According to the expert report, Russia “has disrespected and continues to disrespect the special status of three staff members of the OSCE SMM, detaining them for almost two years now and subjecting them to trial for activities carried out while working for the SMM.”

Expert recommendations

The report concludes with a comprehensive set of recommendations addressed to Russia, Ukraine, other states and international organizations.

Most importantly, the experts call on Russia to “immediately cease” the practice of arbitrary detention of Ukrainian civilians and to release all those in captivity.

The experts also call on Ukraine to “continue with its efforts, at all levels of authority, to seek information about and compile lists of all Ukrainian civilians detained by the Russian Federation” and to “continue providing medical, psychological, social and other support to all civilians and their families who have been released” following their arbitrary detention by Russia.

The experts also recommend to other states as well as to international organizations that they should support Ukraine in its efforts to “locate” Ukrainian civilians who have been arbitrarily detained and to “verify data” on Ukrainian civilians arbitrarily detained by Russia.

At a meeting of the OSCE Permanent Council on April 25, Romania read out a statement on behalf of 45 states who invoked the Moscow Mechanism and called on Russia “to immediately cease the practice of arbitrary deprivation of liberty of Ukrainian civilians and unconditionally release all those thus detained, as recommended by the Mission.”

Russia considers the report’s results ‘null and void’

Russia commented on the report, saying that in its view it is “aimed at promoting anti-Russian – and therefore pro-Ukrainian – narratives.” Russia said it believes that the experts “did not bother to try to create any semblance of objective picture.” Russia also said that it considers the results of what it described as a “rudimentary and obsolete” OSCE mechanism as “legally and politically null and void for Russia.”

The current report builds on three previous OSCE expert reports launched under the OSCE Moscow Mechanism in 2022 and 2023. The three previous reports looked into potential war crimes committed by Russian forces in Ukraine, into the humanitarian impact of the Russian war against Ukraine, and into allegations of forcible transfer and deportation of Ukrainian children to Russia.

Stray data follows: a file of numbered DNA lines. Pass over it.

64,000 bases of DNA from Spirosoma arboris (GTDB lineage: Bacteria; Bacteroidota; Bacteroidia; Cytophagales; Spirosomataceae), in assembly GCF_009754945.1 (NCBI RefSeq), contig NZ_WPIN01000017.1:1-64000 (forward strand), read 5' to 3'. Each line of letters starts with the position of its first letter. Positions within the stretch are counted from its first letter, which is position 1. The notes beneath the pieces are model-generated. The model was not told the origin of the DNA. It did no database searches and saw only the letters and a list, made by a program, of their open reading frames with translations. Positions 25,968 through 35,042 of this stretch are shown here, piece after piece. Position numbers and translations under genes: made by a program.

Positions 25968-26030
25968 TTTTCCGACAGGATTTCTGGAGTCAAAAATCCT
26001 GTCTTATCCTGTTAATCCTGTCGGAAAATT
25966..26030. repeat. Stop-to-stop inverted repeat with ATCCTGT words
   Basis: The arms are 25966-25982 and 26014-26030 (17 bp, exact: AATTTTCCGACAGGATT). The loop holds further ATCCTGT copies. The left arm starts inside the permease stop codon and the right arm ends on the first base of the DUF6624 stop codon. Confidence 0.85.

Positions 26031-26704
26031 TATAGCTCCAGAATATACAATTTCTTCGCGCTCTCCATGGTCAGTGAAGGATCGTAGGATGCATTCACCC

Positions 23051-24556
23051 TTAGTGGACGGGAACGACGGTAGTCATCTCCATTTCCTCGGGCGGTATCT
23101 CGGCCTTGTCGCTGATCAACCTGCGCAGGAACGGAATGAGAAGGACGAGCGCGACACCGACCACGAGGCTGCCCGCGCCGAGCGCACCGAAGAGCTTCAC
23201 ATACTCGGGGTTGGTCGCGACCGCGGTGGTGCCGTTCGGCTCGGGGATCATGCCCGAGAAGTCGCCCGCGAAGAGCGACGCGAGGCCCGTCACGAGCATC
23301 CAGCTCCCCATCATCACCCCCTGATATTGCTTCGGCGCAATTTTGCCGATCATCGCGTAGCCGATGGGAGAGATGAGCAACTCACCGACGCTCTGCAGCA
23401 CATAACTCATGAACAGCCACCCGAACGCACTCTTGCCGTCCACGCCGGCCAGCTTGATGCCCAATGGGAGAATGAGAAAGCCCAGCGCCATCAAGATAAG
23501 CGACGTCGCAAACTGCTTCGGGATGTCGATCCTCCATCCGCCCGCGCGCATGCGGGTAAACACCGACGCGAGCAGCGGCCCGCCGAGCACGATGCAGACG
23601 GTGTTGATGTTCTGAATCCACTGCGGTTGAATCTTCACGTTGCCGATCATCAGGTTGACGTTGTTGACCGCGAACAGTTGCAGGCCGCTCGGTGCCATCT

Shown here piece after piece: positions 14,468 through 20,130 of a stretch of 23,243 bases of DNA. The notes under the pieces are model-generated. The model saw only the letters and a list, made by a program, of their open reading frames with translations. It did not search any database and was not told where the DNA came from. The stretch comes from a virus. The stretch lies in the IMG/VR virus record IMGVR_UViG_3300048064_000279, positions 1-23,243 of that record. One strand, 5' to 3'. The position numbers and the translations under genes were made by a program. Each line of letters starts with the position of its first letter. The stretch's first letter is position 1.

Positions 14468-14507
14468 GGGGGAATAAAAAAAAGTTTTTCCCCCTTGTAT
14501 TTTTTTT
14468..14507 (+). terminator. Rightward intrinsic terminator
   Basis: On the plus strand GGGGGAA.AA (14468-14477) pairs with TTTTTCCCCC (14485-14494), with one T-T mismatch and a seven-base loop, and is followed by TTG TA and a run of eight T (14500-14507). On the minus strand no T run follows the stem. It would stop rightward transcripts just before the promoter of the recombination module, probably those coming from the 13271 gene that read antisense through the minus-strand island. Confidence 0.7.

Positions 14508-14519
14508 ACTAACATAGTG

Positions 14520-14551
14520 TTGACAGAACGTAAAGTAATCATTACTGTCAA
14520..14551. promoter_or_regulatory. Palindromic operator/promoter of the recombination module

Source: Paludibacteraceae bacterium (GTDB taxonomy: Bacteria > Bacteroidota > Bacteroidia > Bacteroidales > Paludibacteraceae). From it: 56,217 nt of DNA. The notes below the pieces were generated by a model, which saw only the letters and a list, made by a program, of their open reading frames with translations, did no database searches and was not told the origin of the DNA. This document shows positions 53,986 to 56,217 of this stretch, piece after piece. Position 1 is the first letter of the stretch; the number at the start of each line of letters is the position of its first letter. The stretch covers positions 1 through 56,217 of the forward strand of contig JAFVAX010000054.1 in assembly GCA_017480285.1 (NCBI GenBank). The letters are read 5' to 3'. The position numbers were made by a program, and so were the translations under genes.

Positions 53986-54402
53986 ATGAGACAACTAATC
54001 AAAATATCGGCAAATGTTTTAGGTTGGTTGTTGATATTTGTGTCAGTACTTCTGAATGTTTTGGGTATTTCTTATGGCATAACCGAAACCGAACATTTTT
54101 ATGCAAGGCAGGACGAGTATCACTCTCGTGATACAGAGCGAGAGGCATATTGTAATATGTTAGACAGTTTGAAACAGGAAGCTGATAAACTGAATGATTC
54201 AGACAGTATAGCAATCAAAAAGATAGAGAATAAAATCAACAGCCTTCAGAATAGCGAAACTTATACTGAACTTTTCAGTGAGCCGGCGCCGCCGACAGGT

In producing the report, the experts used written material and analysis by international organizations, including by the Office of the UN High Commissioner for National Minorities, the Independent International Commission of Inquiry on Ukraine, and the International Committee of the Red Cross, as well as reports by media and NGOs. They also held meetings with a wide range of stakeholders during their visit to Ukraine this March, including the Office of the Prosecutor General of Ukraine, the Ministry of Interior, and others.

The mission also conducted anonymous interviews with victims and witnesses.

The three experts wrote letters to both the Ambassadors of Ukraine and Russia to the OSCE to invite them to cooperate with the mission and to share information that could help the experts to fulfil their mandate.

While Ukraine cooperated with the experts, Russia chose not to, as was the case with the three previous expert missions launched under the OSCE Moscow Mechanism.

On Feb. 29, 45 OSCE participating States with the support of Ukraine triggered the so-called OSCE Moscow Mechanism and established a mission of experts to “build upon previous findings and establish the facts and circumstances surrounding possible contraventions of relevant OSCE commitments, violations and abuses of human rights, and violations of international humanitarian law and international human rights law, as well as possible cases of war crimes and crimes against humanity, associated with or resulting from the arbitrary deprivation of liberty of Ukrainian civilians by the Russian Federation.”